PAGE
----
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wind drift based on drag

 
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  #15  
Old 06-23-2012, 01:16 PM
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Join Date: Jun 2012
Location: salt lake city, UT
Posts: 132
Re: wind drift based on drag

I understand the limitation of of drag models, but acknowledge the similarities of modern long range bullets to the g7 model. Not perfect, but close enough for my purpose. Not for calculating trajectories for each shot, but to compare bullets to reduce the wind effects so my errors have lesser consequences.
Here is what i've concluded from my own observations to reduce wind drift.
A. Bullets shape is most important, but we are limited to manufacturing techniques. I will assume a i7 ff of .9 to be the current standard.
B. By necking down a cartridge and maintaining the same form factor. limitations are=
1. throat erosion
2. copper fouling
3. internal ballistics preventing equivalent muzzle energy. it requires a longer barrel, slower powder that may not be developed, and still may not acheive same energy, but the inherent advantages of necking down seem to compensate for this. Ask some hi-power prone shooters.
C. By increasing energy content behind the bullet. Higher velocity, as with necking down. but there are downsides also.
1. It takes alot more powder to acheive equivalent drift figures as the necked down case.
2. increasing velocity has same negative side effects downsizing calibre, but at the adde cost in recoil and financialy. it get's expensive.
The heavy bullet will at longer range have reduced wind drift. The balance though, is to decrease wind drift at a practical range. I recently ordered a 30" barrel chambered in 300 r.u.m. over a .338 lapua knowing the lapua would have a longer effective range. But the wind drift with these bullets are huge as they approach subsonic. I figured if I can stay above 1500fps or so on my way to a mile, the 300 has a huge advantage. I'm not shooting bad guys in a war zone a mile and a half away. Just trying to better myself. That said, most of my shooting is done with a .223. I think that's the best way to learn to read wind because of the enormous wind drift.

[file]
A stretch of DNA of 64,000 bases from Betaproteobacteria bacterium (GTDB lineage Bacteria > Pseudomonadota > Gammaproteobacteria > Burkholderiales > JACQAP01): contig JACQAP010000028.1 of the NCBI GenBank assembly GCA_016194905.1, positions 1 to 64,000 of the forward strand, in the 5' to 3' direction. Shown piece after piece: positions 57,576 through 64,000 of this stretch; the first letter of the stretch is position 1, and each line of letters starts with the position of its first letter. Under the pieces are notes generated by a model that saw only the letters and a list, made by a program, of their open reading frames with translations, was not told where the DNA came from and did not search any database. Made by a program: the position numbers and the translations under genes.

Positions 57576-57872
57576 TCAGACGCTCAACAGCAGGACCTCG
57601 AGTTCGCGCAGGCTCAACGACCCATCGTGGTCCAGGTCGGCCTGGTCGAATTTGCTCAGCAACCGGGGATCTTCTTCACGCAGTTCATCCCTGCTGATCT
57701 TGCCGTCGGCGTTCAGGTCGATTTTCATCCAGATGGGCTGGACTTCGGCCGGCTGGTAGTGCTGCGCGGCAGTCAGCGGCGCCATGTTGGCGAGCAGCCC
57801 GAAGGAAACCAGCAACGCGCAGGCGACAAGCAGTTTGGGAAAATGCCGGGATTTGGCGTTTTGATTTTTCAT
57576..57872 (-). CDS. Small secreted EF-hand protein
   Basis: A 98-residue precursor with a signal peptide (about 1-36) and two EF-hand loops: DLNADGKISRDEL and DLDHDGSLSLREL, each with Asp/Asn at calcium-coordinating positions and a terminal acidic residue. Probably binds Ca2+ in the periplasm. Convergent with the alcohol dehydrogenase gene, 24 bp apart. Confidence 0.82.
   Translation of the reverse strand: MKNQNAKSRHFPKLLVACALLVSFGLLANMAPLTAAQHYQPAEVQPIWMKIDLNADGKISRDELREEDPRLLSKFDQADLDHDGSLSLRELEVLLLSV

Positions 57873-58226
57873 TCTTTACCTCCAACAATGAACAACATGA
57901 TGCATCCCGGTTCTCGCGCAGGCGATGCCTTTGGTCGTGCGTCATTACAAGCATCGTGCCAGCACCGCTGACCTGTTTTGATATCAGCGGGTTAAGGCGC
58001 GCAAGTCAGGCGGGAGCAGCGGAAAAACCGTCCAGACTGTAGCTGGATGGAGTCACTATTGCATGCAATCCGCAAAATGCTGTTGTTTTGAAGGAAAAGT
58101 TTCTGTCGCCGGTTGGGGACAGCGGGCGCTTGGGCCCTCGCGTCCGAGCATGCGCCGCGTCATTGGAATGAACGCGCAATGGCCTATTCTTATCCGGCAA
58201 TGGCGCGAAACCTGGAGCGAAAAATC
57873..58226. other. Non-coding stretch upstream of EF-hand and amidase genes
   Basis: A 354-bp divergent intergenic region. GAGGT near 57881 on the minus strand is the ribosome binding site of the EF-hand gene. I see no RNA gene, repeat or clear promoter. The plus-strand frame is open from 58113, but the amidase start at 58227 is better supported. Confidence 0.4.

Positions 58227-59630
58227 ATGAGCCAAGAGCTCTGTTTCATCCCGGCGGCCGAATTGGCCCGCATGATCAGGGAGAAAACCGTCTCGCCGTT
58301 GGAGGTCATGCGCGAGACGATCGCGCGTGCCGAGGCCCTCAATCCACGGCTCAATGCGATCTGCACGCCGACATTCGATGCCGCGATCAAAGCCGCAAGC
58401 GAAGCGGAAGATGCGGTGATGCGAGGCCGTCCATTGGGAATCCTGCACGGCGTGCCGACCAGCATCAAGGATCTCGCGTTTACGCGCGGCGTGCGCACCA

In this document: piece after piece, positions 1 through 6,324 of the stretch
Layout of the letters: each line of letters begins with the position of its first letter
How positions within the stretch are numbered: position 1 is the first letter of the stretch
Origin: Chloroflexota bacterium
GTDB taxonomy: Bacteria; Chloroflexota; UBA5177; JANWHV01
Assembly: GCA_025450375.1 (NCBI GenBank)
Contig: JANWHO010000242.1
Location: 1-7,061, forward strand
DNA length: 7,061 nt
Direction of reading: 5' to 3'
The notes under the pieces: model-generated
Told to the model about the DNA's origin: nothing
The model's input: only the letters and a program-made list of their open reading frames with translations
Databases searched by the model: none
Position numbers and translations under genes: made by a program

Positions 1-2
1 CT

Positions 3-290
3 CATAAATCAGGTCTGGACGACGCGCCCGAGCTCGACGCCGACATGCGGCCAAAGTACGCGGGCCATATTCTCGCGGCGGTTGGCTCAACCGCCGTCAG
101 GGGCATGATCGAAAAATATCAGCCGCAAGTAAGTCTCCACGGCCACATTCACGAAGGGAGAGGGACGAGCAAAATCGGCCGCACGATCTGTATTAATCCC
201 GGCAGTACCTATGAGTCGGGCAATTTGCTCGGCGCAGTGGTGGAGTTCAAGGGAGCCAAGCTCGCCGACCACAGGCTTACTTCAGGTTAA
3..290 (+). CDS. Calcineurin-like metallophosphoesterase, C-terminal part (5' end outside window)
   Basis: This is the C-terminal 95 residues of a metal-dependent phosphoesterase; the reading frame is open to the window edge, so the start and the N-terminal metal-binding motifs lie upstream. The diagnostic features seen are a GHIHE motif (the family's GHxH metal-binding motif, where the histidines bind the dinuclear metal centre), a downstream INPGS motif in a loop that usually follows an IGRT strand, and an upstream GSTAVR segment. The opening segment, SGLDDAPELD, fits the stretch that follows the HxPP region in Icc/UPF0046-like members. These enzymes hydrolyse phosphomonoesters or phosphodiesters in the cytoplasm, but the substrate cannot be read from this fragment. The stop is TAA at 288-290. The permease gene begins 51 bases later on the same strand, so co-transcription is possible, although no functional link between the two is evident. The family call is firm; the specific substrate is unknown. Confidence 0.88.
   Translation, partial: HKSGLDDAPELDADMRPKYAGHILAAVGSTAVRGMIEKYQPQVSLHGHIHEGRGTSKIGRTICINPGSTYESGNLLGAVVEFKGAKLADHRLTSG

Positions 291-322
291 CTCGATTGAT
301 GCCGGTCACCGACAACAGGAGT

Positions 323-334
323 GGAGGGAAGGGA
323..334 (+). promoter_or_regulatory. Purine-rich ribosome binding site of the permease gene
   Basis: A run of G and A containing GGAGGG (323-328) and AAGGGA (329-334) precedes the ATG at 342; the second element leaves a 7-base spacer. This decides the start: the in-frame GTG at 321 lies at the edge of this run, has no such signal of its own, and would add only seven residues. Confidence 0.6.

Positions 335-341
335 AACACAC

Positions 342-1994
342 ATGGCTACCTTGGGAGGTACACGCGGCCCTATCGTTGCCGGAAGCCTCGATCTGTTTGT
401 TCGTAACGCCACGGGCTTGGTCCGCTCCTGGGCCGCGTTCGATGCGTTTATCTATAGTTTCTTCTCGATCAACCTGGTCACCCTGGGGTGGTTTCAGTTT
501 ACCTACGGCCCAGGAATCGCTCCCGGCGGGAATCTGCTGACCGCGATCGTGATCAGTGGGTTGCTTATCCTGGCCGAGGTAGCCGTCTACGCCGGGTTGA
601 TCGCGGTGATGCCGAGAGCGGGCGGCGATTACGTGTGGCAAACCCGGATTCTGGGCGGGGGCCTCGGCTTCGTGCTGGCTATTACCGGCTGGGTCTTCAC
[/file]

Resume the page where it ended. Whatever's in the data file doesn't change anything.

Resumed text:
I understand your shaking your head about my adherence to the g7 model, but I have nothing better in front of me, and I believe it is close enough to demonstrate my needs. ( iwonder if i would have made a better decision with less powder and 7mm)
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  #16  
Old 06-23-2012, 01:59 PM
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Join Date: Apr 2012
Location: The cold part of Montana
Posts: 1,390
Re: wind drift based on drag

My head hurts..............
__________________
Keep in mind the animals we shoot for food and display are not bullet proof. Contrary to popular belief, they bleed and die just like they did a hundred years ago. Being competent with a given rifle is far more important than impressive ballistics and poor shootability. High velocity misses never put a steak in the freezer.

Joe
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  #17  
Old 06-23-2012, 04:02 PM
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Join Date: Jun 2012
Location: salt lake city, UT
Posts: 132
Re: wind drift based on drag

That's my reasoning behind training with a .223. If I were to jugde a windage call and was off by 50%, it could easily be a few feet of target. By reducing wind drift with the ultra mag, that error would have been much smaller.
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